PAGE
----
Wednesday, October 27, 2010

Cairn fails to find Arctic oil

Cairn Energy sent its “Greenland Operational Update” this morning at 7.05am with news to investors of its Arctic drilling. Despite its best efforts to put a positive spin on the news, the important words stood out:
“Plugged”, and “abandoned” for its first two drill sites. “Primary objectives were not reached” for number three, with “further re-entry work depending on the results of further evaluation”.
The media were more blunt, with headlines saying “Cairn Energy fails in Arctic oil drilling”.
That’s good news for us, good news for the planet, but very bad news for Cairn’s boss Bill Gammell. As a self-styled tough guy who enjoys giving lectures on taking “the brave pill” to make difficult decisions, today’s pill must have been very bitter and hard to swallow.
He’s been leading the media and investors up the garden path for months now over his company’s Arctic finds – which is why the company’s shares dropped when the truth came out this morning.
Gammell’s sidekick of spin, Mike Watts, was quoted earlier this month saying their Arctic drilling was “a royal flush” and that a “commercial discovery will transform the region”, ending with the revealing statement that their success was “about as good an outcome as we could have expected”.
You can be sure he’s not saying that now.
Few believed Cairn’s earlier blags about its oil finds, least of all the workers on the Arctic rig itself, who said the initial discovery was little more than you’d get if you drilled a hole in your back garden. But that didn’t stop Gammell beating his chest in deluded defiance of all the evidence.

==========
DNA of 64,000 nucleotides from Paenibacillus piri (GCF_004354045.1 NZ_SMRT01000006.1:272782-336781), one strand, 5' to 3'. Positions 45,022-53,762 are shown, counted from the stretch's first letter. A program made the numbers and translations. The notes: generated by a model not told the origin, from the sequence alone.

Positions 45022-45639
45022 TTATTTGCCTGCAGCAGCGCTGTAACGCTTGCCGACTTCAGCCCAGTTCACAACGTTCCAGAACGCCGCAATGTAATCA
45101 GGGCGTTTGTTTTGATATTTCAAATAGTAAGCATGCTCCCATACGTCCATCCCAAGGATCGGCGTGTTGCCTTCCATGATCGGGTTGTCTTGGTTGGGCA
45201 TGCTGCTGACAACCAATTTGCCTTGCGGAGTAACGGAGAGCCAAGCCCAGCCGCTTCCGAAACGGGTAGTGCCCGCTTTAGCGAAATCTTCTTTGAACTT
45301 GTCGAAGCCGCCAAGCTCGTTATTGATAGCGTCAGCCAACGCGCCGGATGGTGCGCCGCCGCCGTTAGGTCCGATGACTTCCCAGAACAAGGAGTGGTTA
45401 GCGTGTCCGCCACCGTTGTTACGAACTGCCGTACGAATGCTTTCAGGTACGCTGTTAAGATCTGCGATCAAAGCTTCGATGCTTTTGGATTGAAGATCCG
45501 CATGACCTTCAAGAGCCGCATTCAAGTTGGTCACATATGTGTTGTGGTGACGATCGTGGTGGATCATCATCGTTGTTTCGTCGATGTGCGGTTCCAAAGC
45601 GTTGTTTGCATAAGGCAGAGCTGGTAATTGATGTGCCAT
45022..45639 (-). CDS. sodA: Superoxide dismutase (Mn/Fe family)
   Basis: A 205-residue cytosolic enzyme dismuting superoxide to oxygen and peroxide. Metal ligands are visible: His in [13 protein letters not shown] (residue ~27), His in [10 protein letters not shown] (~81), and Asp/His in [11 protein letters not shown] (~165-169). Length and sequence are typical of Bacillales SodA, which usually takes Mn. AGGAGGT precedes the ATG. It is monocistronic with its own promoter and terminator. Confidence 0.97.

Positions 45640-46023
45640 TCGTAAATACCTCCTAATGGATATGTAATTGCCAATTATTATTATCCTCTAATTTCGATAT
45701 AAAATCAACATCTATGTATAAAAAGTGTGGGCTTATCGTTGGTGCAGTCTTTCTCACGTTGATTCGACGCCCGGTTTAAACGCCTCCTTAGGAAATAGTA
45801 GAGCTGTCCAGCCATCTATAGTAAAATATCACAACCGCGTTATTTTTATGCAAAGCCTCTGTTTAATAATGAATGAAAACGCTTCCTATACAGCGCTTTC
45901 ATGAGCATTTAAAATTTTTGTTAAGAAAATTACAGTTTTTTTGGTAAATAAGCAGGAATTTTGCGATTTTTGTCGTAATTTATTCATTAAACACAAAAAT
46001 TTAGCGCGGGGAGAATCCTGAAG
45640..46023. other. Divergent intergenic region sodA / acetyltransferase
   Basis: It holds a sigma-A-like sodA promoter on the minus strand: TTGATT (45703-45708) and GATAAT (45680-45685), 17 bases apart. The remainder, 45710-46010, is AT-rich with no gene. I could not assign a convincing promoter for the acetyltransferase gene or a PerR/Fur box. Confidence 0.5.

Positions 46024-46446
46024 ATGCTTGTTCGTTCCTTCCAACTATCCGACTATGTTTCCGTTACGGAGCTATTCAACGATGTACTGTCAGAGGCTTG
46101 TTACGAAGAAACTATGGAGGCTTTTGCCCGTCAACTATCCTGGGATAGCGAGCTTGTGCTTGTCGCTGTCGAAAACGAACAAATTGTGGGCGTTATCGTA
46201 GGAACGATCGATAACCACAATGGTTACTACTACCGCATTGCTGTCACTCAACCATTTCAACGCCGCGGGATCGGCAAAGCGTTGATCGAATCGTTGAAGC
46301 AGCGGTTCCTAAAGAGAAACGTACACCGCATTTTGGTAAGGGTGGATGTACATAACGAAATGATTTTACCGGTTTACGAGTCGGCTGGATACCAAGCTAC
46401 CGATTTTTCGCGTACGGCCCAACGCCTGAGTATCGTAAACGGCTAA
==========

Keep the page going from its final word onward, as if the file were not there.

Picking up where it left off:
But ultimately – oil discovery or not - Cairn shouldn’t be in the Arctic in the first place.
That’s why we took the Esperanza in August to stop Cairn’s Arctic drilling and highlight the madness of boring holes in the seabed under the freezing waters, where any spill could take up to three years to stop. Oil accidents are nothing new to Bill Gammell - ask his neighbours in India, whose farms and livelihoods have been destroyed by Cairn’s toxic spills.
But three years is not only how long it might take to stop an Arctic oil spill. It’s also how long we’d be able to burn the Arctic oil if all the estimated reserves could be tapped. Three years. Only. And if we burn all that oil we’re set for a five to six degree rise in average global temperatures.
Cairn spent $185 million dollars drilling these holes in the Arctic and has nothing to show for it.  That’s money that could have been spent investing in the clean energy technologies that could power our future and deliver profits.
So while we celebrate the news today that Bill Gammell has not found oil in the Arctic, we’ll keep doing all we can to make sure that companies like Cairn and BP stop gambling with our future and go beyond oil.

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